That simple fact is the reason that I can’t wait to bring my family up here in the future. Simply observing how glassy the water is on a calm day or seeing a harbor seal pop up right beside your kayak almost forces your mind to take a step back and appreciate what it is taking in. Even picking up garbage can be an experience here.

What? Picking up GARBAGE? Ew! Gross! Well, yes. Picking up garbage can be gross and I really cannot deny that. I also cannot deny that like many other bodies of water, the Bay of Fundy faces the trash issue. When people drive their boats out into the Bay, drink beer, and then throw that empty can into the water, it doesn’t end there. Animals can choke on the trash or get tangled up in it. Chemicals poisonous to the water can seep into the sand or infect krill and the effects never stop. Why does this STILL happen? I honestly don’t know. I don’t particularly understand why or how people feel that that is okay to do, but wondering about it or thinking bad thoughts about them certainly doesn’t help the issue. At my school, I’m one of the new presidents of the environmental club, so it would seem in my natural mindset to want to work on this issue.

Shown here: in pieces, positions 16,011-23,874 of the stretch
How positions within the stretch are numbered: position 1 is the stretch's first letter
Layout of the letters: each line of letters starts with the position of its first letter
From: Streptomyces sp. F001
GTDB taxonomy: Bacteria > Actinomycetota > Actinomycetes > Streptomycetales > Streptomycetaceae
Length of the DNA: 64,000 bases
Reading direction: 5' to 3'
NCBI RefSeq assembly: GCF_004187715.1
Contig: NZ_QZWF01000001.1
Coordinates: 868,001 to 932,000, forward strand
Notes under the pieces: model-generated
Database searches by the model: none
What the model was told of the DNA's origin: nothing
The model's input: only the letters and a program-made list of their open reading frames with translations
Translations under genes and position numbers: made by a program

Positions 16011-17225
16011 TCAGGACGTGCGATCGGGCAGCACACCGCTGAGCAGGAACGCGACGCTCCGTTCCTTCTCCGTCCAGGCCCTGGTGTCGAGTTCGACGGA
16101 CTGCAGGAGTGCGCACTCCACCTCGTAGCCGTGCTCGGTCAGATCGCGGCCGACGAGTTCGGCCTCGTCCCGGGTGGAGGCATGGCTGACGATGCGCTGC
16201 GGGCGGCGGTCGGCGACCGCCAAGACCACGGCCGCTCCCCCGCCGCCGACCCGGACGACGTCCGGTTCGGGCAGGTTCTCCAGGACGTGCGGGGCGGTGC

During my first paddle of the week, Bruce noticed my interest in picking up the empty water bottles and pieces of containers on the water and thereby declared that I would be the “Garbage Queen” by the end of the week. And you know what? I think he may have been right. About halfway through the week, during a paddle, our small group came upon a HUGE piece of Styrofoam floating along. And when I say huge, I mean close to mini-iceberg size. And it was HEAVY. If you still don’t believe me, here’s a picture of the two people we went out with as well as myself and our friend the giant piece of Styrofoam.

Bruce and I managed to balance it on the center of our tandem kayak and save one unfortunate incident, (sorry Bruce!) we got it back without issue.